There were two lands, seperated by a wide river, the inhabitants of one side a warriors, and on the other side the people are more peaceful. One day the warriors asked the King of the peaceful people for quantities of grain and feed, oil that they needed.
The King of the peaceful people told the warrior king that he could not give them what they asked for,since it was not just his food but the food of all the people. The warrior King said if he was not given what he had asked for then there would be war.
Since the peaceful people did not even have weapons, they feared so much that some went to see Orunmila. But they could not find him in his home, as Orunmila was returning those women that had sought his help beseched him so much for help that Orunmila had to say, I did not bring with me the items I need to divine for you, and give you proper advice. This in spite of the fact that Orunmila always tries to help women. The women continued to ask for his help, since they feared for their lives or of becoming prisoners of the warrior tribe. So Orunmila picked up 21 rocks from the ground and asked for 2 dark colored hens. With these he would give an offering to Oshun at the rivers edge. But the women answered that they did not have 2 hens to give him.
One of the women said he had 2 hens at her home, but they are brooding hens. Orunmila told her to go and fetch the hens, and quickly made an offering to the river. When the warriors tribe decided to attack, it began torain so heavely that the river flooded with great force. This happened at the time when the warrior tribe was at the lower end of the river, They had been caught unware and many of them drowned, and the others became disoriented and did not know where to go. The women of the peaceful tribe began to attack the warriors with sticks and rocks, and other farm impliments. They took advantage of the situation and won the war against the warrior tribe.

Maferefun Orunmila, Maferefun Adie Melli, Maferefun Oshun, Lodafun Ota.
OgbeAte must always do something for woman.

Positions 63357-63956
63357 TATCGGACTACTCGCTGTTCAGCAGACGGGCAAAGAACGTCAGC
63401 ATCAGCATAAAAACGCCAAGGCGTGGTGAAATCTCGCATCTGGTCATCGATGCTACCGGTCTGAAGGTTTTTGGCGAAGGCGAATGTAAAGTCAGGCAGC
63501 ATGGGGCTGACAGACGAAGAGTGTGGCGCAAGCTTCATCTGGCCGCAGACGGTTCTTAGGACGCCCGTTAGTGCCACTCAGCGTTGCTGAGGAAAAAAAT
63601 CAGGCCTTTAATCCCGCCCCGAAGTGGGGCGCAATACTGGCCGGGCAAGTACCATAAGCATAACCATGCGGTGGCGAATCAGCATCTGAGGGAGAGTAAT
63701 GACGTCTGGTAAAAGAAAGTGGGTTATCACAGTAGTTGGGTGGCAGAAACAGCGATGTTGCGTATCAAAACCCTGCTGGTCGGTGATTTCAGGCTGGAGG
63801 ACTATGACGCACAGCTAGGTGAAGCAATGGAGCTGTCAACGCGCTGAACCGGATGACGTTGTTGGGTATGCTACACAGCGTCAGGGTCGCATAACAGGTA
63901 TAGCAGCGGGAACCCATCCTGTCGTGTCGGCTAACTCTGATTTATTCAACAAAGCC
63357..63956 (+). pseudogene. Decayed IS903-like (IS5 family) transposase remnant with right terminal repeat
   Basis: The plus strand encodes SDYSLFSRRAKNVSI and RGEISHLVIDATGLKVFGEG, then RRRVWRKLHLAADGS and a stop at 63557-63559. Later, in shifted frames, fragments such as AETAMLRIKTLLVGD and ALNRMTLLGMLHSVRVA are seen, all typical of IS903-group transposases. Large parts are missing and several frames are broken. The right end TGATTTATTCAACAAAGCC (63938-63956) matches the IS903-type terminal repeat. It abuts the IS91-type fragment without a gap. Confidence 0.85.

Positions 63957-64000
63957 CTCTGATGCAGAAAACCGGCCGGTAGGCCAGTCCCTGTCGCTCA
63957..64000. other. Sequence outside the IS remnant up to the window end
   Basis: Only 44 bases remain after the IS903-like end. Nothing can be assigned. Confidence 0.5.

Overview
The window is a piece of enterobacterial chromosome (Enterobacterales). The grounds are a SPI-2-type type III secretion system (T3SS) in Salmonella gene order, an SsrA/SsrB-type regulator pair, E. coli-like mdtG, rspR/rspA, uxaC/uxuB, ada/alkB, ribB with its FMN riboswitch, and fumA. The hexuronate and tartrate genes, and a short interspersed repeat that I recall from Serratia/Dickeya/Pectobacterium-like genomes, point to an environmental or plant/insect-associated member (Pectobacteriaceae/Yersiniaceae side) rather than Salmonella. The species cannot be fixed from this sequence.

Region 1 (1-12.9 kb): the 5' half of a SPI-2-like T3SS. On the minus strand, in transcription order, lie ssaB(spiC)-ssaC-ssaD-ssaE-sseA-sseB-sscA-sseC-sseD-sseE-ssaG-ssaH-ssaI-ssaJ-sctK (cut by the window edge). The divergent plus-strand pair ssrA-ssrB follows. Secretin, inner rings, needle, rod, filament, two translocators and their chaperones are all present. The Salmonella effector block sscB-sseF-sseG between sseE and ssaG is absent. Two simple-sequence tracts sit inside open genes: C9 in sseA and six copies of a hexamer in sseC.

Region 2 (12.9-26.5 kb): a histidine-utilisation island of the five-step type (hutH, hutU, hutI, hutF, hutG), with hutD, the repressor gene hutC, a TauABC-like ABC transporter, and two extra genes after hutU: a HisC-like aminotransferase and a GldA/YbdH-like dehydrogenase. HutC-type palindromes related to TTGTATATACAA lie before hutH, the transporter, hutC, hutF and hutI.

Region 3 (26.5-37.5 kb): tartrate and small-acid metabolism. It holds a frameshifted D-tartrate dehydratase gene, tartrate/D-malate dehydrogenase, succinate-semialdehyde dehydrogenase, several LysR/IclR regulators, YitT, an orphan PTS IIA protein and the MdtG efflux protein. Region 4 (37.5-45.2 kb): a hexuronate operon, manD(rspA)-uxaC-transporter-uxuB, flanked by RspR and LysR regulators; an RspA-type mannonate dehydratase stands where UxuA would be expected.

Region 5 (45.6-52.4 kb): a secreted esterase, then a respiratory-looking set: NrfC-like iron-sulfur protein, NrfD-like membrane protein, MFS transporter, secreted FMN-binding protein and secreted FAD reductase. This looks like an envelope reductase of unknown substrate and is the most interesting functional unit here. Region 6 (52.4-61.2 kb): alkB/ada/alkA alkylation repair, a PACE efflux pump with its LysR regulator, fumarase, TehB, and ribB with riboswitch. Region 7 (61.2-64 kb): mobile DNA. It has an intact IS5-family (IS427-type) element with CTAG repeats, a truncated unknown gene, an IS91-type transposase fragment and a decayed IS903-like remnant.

The ground that the Elephant steps on never revives
Akoda was first initiated by man
Asheda was also initiated by man
Araba, the chief pries of Ifa, also
Only Orunmila Oshingbo Olojo Igbon
is the only one whose initiator is unknown
Orunmila Eleri Ipin Ibi Keji Olordumare.
Orunmila witness of faith, second to Olordumare

Under this Odu, the man is a slave to women
to remedy this situation
Take Orunmila in two containers to the river,
along with the 21 rocks of Ogbe Ate
Place Ifa on the shore and feed the river two dark hens
giving some of the same to your Ifa and the 21 rocks

Ebo: 1 moody hen, 21 river rocks, 1 rooster and 1 pigeon.
Ebo: 1 akuko, 1 brooding hen, 2 ella tutu, 1 pieces of chain, a piece of cloth that was taken from the king.
Ebo: 1 chicken fror Elegua, 7 coconuts, cañamoque, it goes under Elegua
Ebo: 1 akuko, 2 hens, 1 brooding, 2 ella, a piece of leather around the waist, eku, ella, epo, and after the ebo the person should clean himself with the brooding hen, then offer it to the persons shadow.
Ebo: Eyeles merin, abebo-adie merin, owo.
Ebo: 1 akuko, adie melli, eyeles melli, ekute melli, owo, a chain around the waist.
Ebo: 1 gallo, 1 gallina, que este echada, 2 ella tutu, 1 pedazo de cadena, una tire de cuero que le quito al Rey. Derhecho.
Ebo: 1 pollito que se le da a Elegua, 7 obi, cañamoque, va debajo de Elegua y a veces coje comida.

Ebo: 1 gallo, 2 gallinas, una que este echada, o sea clueca, 2 pescados, una tira de cuero que cubra la cintura, eku, ella, epo, y despues de la rogacion se limpia el cuerpo de la persona con la gallina clueca y se mata arriba de su combra.
Ebo: Eyeles merin, abebo-adie merin, owo.
Ebo: 1 akuko, adie melli, eyeles melli, ekute melli, owo, una cadena que le enrrede la cintura.
Ebo: 1 gallo, 1 gallina, que este echada, 2 ella tutu, 1 pedazo de cadena, una tire de cuero que le quito al Rey. Derhecho.
Ebo: 1 pollito que se le da a Elegua, 7 obi, cañamoque, va debajo de Elegua y a veces coje comida.
Ebo: 1 gallo, 2 gallinas, una que este echada, o sea clueca, 2 pescados, una tira de cuero que cubra la cintura, eku, ella, epo, y despues de la rogacion se limpia el cuerpo de la persona con la gallina clueca y se mata arriba de su combra.